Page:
Dolls With Down Syndrome May Help Kids

The dolls, aimed at normalizing the condition, could encourage acceptance.


June 27, 2008— -- When Desi McKenzie's oldest daughter was 3 years old, she bought her a "My Twinn" doll designed to look just like her.

But with her second child, Aubrey, McKenzie could only wish for a doll that had features matching her infant's. Aubrey has Down syndrome.

McKenzie, who lives in Mililani, Hawaii, never found such a doll while Aubrey was a toddler. Though Aubrey is now 10, McKenzie was overjoyed to recently learn that a few doll makers in the United States and Europe are fulfilling her dream.

"I think it's amazing," she says. "It's so exciting."

Aubrey is hearing impaired, so McKenzie says she plans to tell her about the dolls using sign language.

"I will sign to her, 'Guess what? There's going to be a new doll that's the same as you,'" she says.

Donna Moore is CEO of the U.S. company Downi Creations, which manufactures such dolls. Moore, who worked with special education students before a rare eye disease forced her to stop working outside the home, says her search for ways to provide services for the Down syndrome population led her to design the toys.

"I just realized that there was a huge need for these dolls because in our society today, so many people put a high emphasis on perfection," Moore says. "When these children pick up a doll such as a Barbie … they can't see themselves, and they needed something to identify with."

The Down syndrome dolls — which feature physical characteristics including almond-shaped eyes, a small mouth, a slightly protruding tongue and low-set ears — reflect many of the same developmental features brought about by the genetic condition.

So far, the dolls are a hit with many parents of children who have the disorder; since 1996, the company has sold about 2,500. McKenzie says she plans to e-mail Down syndrome groups to tell more parents about the dolls.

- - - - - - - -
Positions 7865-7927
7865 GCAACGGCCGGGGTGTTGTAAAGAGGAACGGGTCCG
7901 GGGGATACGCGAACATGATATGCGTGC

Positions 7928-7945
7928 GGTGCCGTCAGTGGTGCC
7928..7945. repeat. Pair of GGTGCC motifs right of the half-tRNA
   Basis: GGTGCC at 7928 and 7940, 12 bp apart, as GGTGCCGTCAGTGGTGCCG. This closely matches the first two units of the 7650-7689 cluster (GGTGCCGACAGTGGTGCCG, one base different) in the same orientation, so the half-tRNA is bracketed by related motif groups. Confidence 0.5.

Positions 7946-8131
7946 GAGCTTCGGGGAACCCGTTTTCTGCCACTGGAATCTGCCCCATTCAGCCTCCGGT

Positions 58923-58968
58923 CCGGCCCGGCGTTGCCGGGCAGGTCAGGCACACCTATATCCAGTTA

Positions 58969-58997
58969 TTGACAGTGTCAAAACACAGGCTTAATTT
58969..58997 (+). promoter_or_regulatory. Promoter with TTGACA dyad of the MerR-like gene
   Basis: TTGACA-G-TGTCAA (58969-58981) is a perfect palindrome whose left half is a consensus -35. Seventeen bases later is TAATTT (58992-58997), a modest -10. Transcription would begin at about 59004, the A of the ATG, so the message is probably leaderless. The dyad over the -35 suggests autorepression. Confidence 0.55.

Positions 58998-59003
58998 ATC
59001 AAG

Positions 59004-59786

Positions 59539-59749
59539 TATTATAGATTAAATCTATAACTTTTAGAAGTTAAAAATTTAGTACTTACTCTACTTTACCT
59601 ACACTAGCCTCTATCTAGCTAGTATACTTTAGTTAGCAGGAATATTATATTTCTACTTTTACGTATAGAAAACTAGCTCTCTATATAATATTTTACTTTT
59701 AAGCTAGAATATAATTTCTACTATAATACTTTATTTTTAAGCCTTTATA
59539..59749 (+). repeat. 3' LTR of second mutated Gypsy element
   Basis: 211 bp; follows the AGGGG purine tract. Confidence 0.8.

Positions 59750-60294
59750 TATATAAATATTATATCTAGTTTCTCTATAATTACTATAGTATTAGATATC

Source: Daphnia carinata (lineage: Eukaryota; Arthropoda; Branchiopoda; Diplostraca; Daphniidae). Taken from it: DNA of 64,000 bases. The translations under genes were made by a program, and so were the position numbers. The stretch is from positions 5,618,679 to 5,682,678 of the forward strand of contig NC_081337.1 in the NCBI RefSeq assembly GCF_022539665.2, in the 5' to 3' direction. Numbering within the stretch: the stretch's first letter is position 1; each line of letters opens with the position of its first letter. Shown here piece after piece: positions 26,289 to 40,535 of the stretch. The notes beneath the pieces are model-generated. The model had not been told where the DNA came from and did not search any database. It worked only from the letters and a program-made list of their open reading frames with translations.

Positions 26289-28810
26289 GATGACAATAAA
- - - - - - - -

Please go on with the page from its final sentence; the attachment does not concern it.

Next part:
"This is just going to mean the world for the entire Down syndrome population — parents and children," she says. "It's a validation in a way."

To create the look of the dolls, Moore says she worked with an artist who drew inspiration from pictures of several different children, including her former student, Timothy Johnson, of Columbia, S.C.

His mother, Cindy, says the dolls are beautiful.

"For us as a family, it was important to see Down syndrome being shown in a positive light," she says.

McKenzie agrees. She says that every day, her daughter's condition is met with fear, ignorance and discrimination.

"It's amazing how many people stare," she says. "Sometimes, it's uncomfortable being in the general population."

But the condition is not as uncommon as many believe. More than 350,000 people in the United States are living with Down syndrome, according to statistics from the National Down Syndrome Society.

In 1983, people with Down syndrome had an average life span of just 25 years because of their increased risks of heart defects, breathing problems and childhood leukemia. Today, many of those conditions are treatable, so the average longevity has jumped to 56.